It is midday on the set of Tequila – a scandal-ridden family saga revolving around tequila-producing gentry – and the technical crew are scrambling to build a 1940s doctor’s surgery inside a barn at Hacienda del Carmen for the film’s final scenes. The cast, director and his team are nowhere to be seen as most did not get to bed until 6am after filming last night’s rain-soaked fight scene in the agave fields down the road.
Dankmar García, 27, a first-time producer, is looking a little bleary-eyed, tucked away in a back room watching the dailies (raw, unedited footage viewed after each day’s filming). “The idea was to make a quality film with a low budget,” he says, estimating that the period piece will cost a measly $3.5m (€2.2m). “The new generation of filmmakers in Mexico want to produce cinema that is not just Mexican cinema, but that can compete at an international level.” In 2007, a trio of Mexican film directors – Alfonso Cuarón, Alejandro González Iñárritu and Guillermo del Toro – garnered an unprecedented total of 16 Oscar nominations between them, but mostly for films made outside the Mexican industry.
Pablo Cruz, a bespectacled 36-year-old who was named by Variety last year as one of its 10 Producers to Watch, says, “Here you have three incredible filmmakers making films that are not Mexican. These people [set themselves up] in the US back then because the industry here was a piece of shit.”
While the new century has brought an influx of Mexican talent to international festivals, a new generation of Mexican filmmakers is speaking in voices more intimate, more raw and more representative of Mexican reality than ever before. But at home the recognition has not always translated into commercial success. “In Mexico I would say we do not really have a film industry, but we do have incredible filmmakers,” Cruz says. The buzz that these young guns are bringing to Mexican film prompted him to return to his homeland in 2005, after years spent living in Spain. He then joined forces with actors Gael García Bernal and Diego Luna to set up the production house Canana Films based in Mexico City.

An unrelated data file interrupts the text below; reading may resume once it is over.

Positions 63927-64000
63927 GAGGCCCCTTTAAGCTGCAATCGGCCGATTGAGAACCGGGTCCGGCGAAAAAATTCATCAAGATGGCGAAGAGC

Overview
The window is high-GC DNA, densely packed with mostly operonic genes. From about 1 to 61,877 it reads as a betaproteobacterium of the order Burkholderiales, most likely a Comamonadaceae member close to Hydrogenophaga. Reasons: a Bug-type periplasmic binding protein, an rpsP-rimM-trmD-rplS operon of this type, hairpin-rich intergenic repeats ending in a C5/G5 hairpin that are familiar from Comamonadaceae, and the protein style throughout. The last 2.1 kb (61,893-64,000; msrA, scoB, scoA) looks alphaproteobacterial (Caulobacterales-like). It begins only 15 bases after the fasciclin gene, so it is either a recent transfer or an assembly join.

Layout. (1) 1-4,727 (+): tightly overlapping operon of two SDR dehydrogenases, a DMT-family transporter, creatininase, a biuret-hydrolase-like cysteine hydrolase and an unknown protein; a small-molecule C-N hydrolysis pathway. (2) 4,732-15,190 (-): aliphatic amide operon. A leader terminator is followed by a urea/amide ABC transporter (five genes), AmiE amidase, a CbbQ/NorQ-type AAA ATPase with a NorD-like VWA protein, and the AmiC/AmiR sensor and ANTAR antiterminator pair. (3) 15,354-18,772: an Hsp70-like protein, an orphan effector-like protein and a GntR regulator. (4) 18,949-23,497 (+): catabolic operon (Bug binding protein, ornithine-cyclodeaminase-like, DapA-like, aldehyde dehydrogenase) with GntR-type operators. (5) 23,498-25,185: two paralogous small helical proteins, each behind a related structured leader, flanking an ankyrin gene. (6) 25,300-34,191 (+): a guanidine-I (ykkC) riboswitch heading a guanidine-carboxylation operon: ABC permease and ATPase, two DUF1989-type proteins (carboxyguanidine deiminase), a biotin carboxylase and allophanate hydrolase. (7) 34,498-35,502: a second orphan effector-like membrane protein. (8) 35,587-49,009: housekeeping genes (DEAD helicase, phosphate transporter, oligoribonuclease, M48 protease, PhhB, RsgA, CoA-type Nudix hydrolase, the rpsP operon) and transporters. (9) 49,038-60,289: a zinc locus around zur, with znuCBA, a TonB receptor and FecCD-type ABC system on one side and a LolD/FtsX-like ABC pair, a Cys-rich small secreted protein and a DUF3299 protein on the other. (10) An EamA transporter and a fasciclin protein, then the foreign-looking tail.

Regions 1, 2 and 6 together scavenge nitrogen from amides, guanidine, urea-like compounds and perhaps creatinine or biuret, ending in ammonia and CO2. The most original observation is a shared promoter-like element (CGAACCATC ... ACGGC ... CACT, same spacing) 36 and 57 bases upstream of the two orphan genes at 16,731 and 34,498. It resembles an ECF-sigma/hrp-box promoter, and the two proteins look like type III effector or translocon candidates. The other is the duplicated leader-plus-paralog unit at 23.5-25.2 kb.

Their aim is to make films that convey the essence of Mexico and create a bridge between Spanish-speaking audiences and the rest of the world – and also make money. Recent success stories include production of Gerardo Naranjo’s critically acclaimed Drama/Mex, and distribution of sleeper hit El Violin. “What we want to do is see how the few resources that the Mexican film industry has at the moment can be optimised, and that with less we can do more,” says Cruz, in his rapid-fire English that is speckled with expletives. He adds that Canana Films hopes to become a hub for Latin American talent, on and off screen, by working on co-productions across the region and providing a link to the US film system. Canana Films has signed a first-look deal with US production, financing and distribution company Focus Features, allowing it right of first refusal to develop and/or produce Canana projects. Sin Nombre, a film about Central American immigrants directed by Cary Fukunaga, is the first film to be developed under this deal and is currently in post-production.
Many trace the so-called nueva ola (new wave) of Mexican cinema back to the success of Amores Perros in 2000. The film, by first-time director González Iñárritu, portrayed life on Mexico City’s mean streets, including dog fights and teenage pregnancy, intersecting with lives of the privileged upper classes. Hard on the heels of this success, was Cuarón’s Y Tu Mamá También (2001). The road-trip tale of teenage sexual awakening became a ground-breaking film for its young stars García Bernal and Luna – Mexican cinema had truly arrived in the eyes of the world.
“One of the things that made Y Tu Mamá También such a world success was that those kids spoke the language they spoke whether their Spanish was understood or not, and it was specific to their culture and their problems,” says Cruz whose own reality is a colonial-style house in the quaint, residential neighbourhood of San Miguel Chapultepec, close to the centre of Mexico City.